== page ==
ArchitectureZA 2018 (#AZA18), Africa’s premier urban cultural festival focused on architecture, will be held at 012central in the Pretoria inner city from 3-5 May 2018. Presented and hosted by the South African Institute of Architects (SAIA) and co-hosted by the University of Pretoria (UP) and the Tshwane University of Technology (TUT), this three-day festival comprises two days of conference presentations and one day of tours and masterclasses.

Under the theme WeTheCity: Memory & Resilience, the #AZA18 programme will focus on issues of design and practice concerning environmental potential, cultural heritage and human settlement. South African architectural, urban and cultural producers will share experiences and perspectives with cutting-edge international practices from around the world. The programme will include keynote presentations, parallel sessions, student design sessions, films, awards and exhibitions. Architectural and built environment professionals and stakeholders, members of the public, students, designers and artists, economists and urban thinkers are encouraged to attend.

The acceleration in global urbanization – exacerbated by climate change – dramatically shapes the cities in which we live. As a result new opportunities are being created toward compact cities, improved energy consumption, economic and social dynamism, market creation, human development and climate change adaptation. Different scenarios of change are envisaged as to how we live, engage, interact, and survive either as individuals, or as part of a collective within the urban environment.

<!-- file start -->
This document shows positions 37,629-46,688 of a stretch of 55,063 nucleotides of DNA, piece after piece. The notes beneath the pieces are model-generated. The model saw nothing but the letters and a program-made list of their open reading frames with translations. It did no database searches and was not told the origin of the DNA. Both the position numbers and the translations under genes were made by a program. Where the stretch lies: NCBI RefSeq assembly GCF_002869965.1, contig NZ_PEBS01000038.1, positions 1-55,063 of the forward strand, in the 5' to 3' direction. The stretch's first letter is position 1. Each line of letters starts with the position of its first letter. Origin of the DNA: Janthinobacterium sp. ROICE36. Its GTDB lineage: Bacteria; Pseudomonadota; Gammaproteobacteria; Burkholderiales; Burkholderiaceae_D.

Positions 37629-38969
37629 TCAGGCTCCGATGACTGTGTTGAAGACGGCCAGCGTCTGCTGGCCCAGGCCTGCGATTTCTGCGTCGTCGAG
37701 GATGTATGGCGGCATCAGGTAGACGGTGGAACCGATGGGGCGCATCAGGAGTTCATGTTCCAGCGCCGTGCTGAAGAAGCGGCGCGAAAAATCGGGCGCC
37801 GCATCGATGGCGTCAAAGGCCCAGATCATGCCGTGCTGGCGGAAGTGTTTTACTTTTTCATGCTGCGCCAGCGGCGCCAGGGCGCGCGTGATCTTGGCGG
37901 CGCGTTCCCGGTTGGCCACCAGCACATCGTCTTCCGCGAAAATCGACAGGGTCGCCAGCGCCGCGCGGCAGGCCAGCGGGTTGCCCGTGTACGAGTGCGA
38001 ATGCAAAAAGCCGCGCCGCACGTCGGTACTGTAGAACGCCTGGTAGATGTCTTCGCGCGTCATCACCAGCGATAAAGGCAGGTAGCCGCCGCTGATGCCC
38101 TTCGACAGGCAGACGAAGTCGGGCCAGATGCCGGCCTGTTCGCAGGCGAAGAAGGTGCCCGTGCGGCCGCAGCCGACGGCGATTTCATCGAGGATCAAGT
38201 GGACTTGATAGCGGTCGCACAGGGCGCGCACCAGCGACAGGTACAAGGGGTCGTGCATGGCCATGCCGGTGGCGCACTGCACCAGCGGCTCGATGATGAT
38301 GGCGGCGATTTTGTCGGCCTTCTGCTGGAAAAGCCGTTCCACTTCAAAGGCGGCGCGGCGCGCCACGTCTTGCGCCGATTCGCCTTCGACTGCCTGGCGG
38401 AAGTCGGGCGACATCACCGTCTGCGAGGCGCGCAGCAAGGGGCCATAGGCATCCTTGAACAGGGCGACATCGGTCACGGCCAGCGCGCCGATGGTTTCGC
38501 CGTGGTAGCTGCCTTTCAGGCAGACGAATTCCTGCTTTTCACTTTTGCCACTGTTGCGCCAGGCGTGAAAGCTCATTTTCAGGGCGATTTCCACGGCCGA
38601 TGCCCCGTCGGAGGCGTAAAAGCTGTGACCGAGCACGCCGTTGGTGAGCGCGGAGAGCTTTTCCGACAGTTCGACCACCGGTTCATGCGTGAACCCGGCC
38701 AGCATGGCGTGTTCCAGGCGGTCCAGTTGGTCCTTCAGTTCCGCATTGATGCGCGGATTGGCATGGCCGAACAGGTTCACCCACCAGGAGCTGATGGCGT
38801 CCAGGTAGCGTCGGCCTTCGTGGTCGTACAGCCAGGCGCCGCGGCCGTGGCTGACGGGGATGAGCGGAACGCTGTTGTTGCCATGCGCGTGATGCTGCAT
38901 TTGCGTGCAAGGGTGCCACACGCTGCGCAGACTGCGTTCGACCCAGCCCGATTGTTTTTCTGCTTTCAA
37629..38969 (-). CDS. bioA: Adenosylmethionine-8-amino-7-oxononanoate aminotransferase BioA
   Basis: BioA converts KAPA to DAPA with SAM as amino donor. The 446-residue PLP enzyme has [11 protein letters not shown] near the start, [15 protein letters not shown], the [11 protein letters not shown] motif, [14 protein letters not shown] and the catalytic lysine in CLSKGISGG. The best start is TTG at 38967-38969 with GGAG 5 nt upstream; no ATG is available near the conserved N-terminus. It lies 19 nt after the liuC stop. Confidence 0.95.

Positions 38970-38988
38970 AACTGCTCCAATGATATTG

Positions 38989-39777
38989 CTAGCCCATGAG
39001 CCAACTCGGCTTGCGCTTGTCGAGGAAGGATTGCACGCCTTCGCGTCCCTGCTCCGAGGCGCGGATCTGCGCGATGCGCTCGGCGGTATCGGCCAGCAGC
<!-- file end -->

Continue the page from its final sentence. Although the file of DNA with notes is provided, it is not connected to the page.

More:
Cities not only need to be sustainable, but also become more adaptive and diverse so as to be more resilient in the face of such new scenarios. The theme for the AZA 18 considers these scenarios collectively under the heading WeTheCity: Memory and Resilience. The term ‘resilience’ is the ability of a system to absorb, or recover, from certain disturbances without losing its functional identity, while memory refers to the significance of phenomena that hold on to properties that matter to and for a place – it is about objecting to the loss of meaning.

It is against the above background that the role of professional architects is changing, implied by the wording of WeTheCity. The latter is a proclamation, but also a provocation, implying a call for participatory action into how we shape our cities collectively.

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